How much do you really know about what is in your food? Let’s take a look inside and brave the disturbing details of the less obvious of food ingredients.
Today we are going to talk about what can sometimes be a taboo topic: what, exactly is in your food. In order to know what you are eating, you need to know what what you are eating ate.
When an animal is killed for food, the head, hooves, horns, intestines—and their contents, meaning poop—bones, and blood are all deposited into huge grinders at rendering plants.
Six or seven million house pets that are euthanized in animal shelters every year, as well as road kill, are also taken to the rendering plant. No animal is too ill, too cancerous or too decomposed.
These horrid ingredients are then ground and steam cooked. The heavier “protein stuff” is dried and made into a brown powder that includes fecal matter. This brown powder is added to almost all pet foods, as well as into…livestock feed.
In short, the food your food ate consists of dead pets, road kill, diseased animals, rejected parts, and poop.
Maybe the poop in your food’s food doesn’t concern you. What about the poop in your food? In a study conducted by the USDA they found that 78.6% of ground beef contains microbes that are spread primarily by fecal matter.
Once upon a time, USDA inspectors had to condemn any meat with fecal contamination, but, about 30 years ago, the industry convinced the USDA to reclassify feces as a “cosmetic blemish.”
In the poultry industry, after immersion in a scalding tank, chickens are placed in a massive refrigerated tank of water. Tom Devine from the Government Accountability Project has said that “the water in these tanks has been aptly named ‘fecal soup’ for all the filth and bacteria floating around.”
While a significant amount of European and Canadian poultry processors employ air-chilling systems, 99% of us poultry producers have stayed with water-emerging systems. It’s not hard to figure out why: air chilling reduces the weight of the bird’s carcass, but water chilling causes the dead bird to soak up water, the very same water known as fecal soup.
Johnathan Safran Foer states:
US poultry consumers now gift massive poultry producers millions of additional dollars every year as a result of this added liquid. The USDA knows this and defends the practice—after all, the poultry processors are…simply doing their best to “feed the world.” (or in this case, ensure its hydration.)
Of course, you might notice that your chicken doesn’t quite taste right. But, how good could a drug-stuffed, diseased-ridden, feces-contaminated animal possibly taste?
Independent turkey farmer Frank Reece says that,
everyone knows it’s our food. We’re messing with the genes of these animals and then feeding them growth hormones of all kinds of drugs and antibiotics that we really don’t know enough about. Kids today are the first generation to grow up on this stuff and we’re making a science experiment out of them. Isn’t it strange how upset people get about a few dozen baseball players take growth hormones, when we’re doing what we’re doing to our food animals and feeding them to our children?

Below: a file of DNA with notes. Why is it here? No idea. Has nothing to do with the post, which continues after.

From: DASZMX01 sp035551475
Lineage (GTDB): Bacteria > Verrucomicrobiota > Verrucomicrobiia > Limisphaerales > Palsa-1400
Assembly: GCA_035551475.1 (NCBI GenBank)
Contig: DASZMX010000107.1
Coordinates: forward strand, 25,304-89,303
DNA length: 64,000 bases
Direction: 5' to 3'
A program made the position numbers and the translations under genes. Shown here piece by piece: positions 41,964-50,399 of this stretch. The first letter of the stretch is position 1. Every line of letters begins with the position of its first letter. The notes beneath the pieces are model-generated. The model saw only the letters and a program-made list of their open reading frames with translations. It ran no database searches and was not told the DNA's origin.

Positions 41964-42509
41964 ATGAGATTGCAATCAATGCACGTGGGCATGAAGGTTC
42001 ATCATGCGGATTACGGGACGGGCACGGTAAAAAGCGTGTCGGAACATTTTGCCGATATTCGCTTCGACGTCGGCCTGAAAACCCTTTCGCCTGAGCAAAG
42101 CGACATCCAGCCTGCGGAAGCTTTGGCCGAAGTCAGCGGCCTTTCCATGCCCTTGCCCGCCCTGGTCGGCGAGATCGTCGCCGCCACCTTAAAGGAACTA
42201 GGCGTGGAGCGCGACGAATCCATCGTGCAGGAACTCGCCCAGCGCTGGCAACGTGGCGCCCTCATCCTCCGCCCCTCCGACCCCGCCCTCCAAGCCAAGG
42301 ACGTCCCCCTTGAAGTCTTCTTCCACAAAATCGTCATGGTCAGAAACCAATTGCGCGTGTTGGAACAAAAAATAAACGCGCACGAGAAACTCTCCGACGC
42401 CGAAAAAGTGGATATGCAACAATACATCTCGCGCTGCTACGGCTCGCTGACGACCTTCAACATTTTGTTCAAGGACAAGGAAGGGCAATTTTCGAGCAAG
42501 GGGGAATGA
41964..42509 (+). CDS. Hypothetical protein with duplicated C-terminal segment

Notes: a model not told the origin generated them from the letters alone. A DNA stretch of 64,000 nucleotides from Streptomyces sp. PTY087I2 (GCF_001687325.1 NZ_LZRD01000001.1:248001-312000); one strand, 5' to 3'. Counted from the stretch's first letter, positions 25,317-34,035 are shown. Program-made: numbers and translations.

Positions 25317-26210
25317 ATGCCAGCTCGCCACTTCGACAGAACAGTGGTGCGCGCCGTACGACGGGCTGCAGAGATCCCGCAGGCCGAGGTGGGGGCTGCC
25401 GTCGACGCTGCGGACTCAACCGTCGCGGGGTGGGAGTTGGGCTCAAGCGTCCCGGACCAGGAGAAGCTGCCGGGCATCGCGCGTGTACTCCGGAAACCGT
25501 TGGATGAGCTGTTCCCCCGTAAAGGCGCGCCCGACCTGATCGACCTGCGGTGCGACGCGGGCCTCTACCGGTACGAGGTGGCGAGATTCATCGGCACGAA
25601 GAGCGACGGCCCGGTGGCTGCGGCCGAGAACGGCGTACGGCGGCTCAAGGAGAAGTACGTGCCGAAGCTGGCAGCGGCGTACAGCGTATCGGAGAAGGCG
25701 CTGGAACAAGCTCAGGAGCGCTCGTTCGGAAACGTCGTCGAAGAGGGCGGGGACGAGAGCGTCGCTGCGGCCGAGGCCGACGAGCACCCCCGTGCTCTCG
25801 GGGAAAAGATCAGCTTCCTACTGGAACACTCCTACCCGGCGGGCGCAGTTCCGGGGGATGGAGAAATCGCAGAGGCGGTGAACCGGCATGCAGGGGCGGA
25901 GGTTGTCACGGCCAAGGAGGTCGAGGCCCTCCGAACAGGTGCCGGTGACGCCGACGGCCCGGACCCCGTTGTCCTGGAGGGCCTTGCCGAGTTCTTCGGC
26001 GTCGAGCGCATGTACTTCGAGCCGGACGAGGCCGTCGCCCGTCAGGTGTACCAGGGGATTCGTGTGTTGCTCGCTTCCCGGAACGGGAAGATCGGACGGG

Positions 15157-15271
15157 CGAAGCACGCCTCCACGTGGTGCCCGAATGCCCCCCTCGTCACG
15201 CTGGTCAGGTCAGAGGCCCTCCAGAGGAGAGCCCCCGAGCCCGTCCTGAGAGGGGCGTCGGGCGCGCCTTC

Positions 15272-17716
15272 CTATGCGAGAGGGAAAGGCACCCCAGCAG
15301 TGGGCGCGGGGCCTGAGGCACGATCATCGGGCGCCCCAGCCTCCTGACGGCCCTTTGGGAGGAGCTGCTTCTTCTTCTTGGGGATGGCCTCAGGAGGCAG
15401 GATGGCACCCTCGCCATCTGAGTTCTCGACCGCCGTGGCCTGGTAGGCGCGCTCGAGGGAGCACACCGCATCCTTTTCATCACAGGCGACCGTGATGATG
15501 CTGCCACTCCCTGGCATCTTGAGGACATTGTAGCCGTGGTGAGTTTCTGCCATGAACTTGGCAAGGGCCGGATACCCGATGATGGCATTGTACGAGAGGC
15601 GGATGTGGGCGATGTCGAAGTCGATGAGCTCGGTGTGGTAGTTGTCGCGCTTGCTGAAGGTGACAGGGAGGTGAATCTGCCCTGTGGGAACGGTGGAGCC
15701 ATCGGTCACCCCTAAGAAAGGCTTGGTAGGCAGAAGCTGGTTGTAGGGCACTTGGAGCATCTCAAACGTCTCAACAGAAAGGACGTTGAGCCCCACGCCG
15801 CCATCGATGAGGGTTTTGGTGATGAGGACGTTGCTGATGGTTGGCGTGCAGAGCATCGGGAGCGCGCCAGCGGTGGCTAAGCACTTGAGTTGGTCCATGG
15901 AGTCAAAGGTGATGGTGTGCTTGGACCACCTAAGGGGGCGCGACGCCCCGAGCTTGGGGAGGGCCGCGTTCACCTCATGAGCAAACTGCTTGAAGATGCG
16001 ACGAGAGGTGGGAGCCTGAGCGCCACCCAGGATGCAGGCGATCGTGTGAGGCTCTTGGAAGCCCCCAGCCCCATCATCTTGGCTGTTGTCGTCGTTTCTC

Due to the infections caused by the unnatural treatment of dairy cows, the dairy industry is actually allowed a certain amount of pus in its milk. One hundred and eighty (180) million cells per eight ounces to be exact. This is termed the “somatic cell count” and it is an industry standard. Milk also contains the antibiotics given to the cows in order to fend off the various infections that produce the pus, as well as blood, bovine growth hormone and (you guessed it) feces.
What about our processed food? Any food that is processed is virtually tasteless, so where does the flavor in your food come from?: New Jersey.
New Jersey produces about two thirds of the flavor additives sold in the united states. In fast food nation, Eric Schlosser writes:
Calling any of these flavors “natural” requires a flexible attitude towards the English language and a fair amount of irony.
For example, cochineal extract, known as carmine or carminic acid is made from the desecrated bodies of female dactylopius coccus costa. The bugs feed on red cactus berries and color from the berries accumulates in the females and their unhatched larvae. It takes about 70,000 of them to produce one pound of carmine which is used to make processed food look pink, red or purple. Starbucks’ strawberry Frappuccino and Dannon’s strawberry yogurt both get their color from carmine as do many fruit bars, candies and fruit fillings.
Here are some ingredients listed in “Consumer Reports’ Shop Smart Guide” as “weird but edible.”
Trimmings of meat are gassed with ammonia to kill pathogens. This is the pink slime that went viral on the internet.
This additive actually contains viruses. It is sprayed on ready-to-eat meats and poultry products to destroy the bacteria.
High cooking temperatures and stomach acid can cause these chemicals used in processed and cured meats to form compounds associated with cancer.
If all of that isn’t enough for you, have you ever wondered where artificial raspberry, vanilla or strawberry flavors come from? Castoreum is an extract made from dried, ground up sacs located by the anal glands of beavers. Yes, we are talking about pouches in the butt of a beaver. It can be added to foods such as gums, alcohol, candy and baked goods.
So, let’s review: being vegan is extreme, but eating antibiotic pumped meat, fecal-water-inflated birds, nipple pus, ground up beetle fetuses, feces-contaminated meat, and beaver butt pouches is a-okay.
Believe it or not, this is just the smallest peak into what’s in your food!
— Emily Moran Barwick